Contribution to urban transition
The Green Holistic System (GHS) project vision is focused on creating climate-resilient and -adaptive cities, which can respond to climate change challenges. Thus, several Sustainable Development Goals (SDGs) are targeted, such as Clean Water and Sanitation (SDG 6), Sustainable Cities and Communities (SDG 11), Responsible Consumption and Production (SDG 12), Climate Action (SDG 13), and Life on Land (SDG 15).

The main objectives are to ensure circular and sustainable water management while supporting urban biodiversity. The idea proposes a dimension of coexistence and mutual support between urban nature and urban citizens. The GHS prototypes are made of a biodiverse green-roof, which hosts more than 40 native plant species (Dakbloemenweide). It is visible to pedestrians and isolated enough to allow nature to thrive, thus adding aesthetic and ecological value to the city. Additionally, it provides thermic insulation to the building, it can retain rainwater, and drain and store the excess water to reuse for irrigation.

The first prototype was built last year, and the team is currently working on the second prototype in collaboration with AMS Institute. The new prototype has been recently selected as a pilot site for testing green-roofs' use to remove pollutants from wastewater, within the AquaConnect project. In fact, the green-roof vegetation can act as a filter for sewage water treated with nanofiltration, which can be used to irrigate urban parks and urban green.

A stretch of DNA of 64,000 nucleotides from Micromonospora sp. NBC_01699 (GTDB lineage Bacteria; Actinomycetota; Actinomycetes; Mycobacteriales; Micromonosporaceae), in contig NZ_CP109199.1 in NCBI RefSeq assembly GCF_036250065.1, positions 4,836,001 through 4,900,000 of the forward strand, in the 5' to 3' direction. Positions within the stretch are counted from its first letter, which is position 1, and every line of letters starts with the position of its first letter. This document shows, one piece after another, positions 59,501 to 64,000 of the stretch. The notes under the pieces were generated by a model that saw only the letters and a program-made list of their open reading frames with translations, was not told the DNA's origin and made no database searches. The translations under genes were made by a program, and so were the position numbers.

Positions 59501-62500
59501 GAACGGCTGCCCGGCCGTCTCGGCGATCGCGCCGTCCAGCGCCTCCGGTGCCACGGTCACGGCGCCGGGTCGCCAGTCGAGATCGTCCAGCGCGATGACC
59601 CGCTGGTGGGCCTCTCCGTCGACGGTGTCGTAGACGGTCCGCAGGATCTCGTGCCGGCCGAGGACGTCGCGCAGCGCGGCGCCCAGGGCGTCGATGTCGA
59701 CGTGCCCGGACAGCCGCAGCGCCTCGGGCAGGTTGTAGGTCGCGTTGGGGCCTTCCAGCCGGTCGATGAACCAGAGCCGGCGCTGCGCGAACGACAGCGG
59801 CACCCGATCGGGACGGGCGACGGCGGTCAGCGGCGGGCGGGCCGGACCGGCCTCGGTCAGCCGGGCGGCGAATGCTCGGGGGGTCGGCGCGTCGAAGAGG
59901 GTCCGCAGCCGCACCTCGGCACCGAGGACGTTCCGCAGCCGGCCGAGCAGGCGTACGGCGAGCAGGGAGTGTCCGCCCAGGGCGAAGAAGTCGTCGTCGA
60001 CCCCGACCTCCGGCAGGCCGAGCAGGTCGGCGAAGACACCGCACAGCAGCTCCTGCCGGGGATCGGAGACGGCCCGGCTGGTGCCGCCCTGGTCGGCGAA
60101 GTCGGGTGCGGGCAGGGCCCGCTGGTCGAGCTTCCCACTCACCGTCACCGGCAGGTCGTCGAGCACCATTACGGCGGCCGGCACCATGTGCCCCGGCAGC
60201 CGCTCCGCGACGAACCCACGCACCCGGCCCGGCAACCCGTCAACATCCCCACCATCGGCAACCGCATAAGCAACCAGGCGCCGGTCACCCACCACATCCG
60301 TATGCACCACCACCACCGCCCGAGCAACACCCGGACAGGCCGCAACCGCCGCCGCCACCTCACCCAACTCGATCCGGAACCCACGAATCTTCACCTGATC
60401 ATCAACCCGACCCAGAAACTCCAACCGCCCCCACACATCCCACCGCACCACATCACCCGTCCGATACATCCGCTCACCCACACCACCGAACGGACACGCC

The relevance of this experiment is particularly evident in these recent years of severe drought. As water scarcity threatens human wellbeing and the environment, considering the possibility of transforming wastewater into a resource for maintaining a healthy green infrastructure could contribute significantly to a sustainable urban transformation.

Video summery of the first phase of the Green Hollistic System (2022)

Ongoing project and team
The most relevant innovative aspects of the Green Holistic System are its multifunctionality and scalability, which could potentially contribute to the urban transformation towards sustainable cities in Europe. The GHS has a flexible setting, which can be adapted to any building, and two main components, which are a green-roof and a water storage tank connected through a water circulation system. These components can be designed for different scales and adapted to structural requirements. Furthermore, the GHS simultaneously targets biodiversity and water management, which are recurring topics across European policy agendas. Nonetheless, we are also providing support to the AquaConnect project, which aims to develop smart water grids for water-scarce areas through multidisciplinary research.

The GHS project is led by a multidisciplinary and international team of experts, which was created to participate in the Nature-based Solutions Challenge, organised by WUR Student Challenges in 2022. Once the competition ended, the team decided to continue and develop our project.

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  • October 2023 - October 2024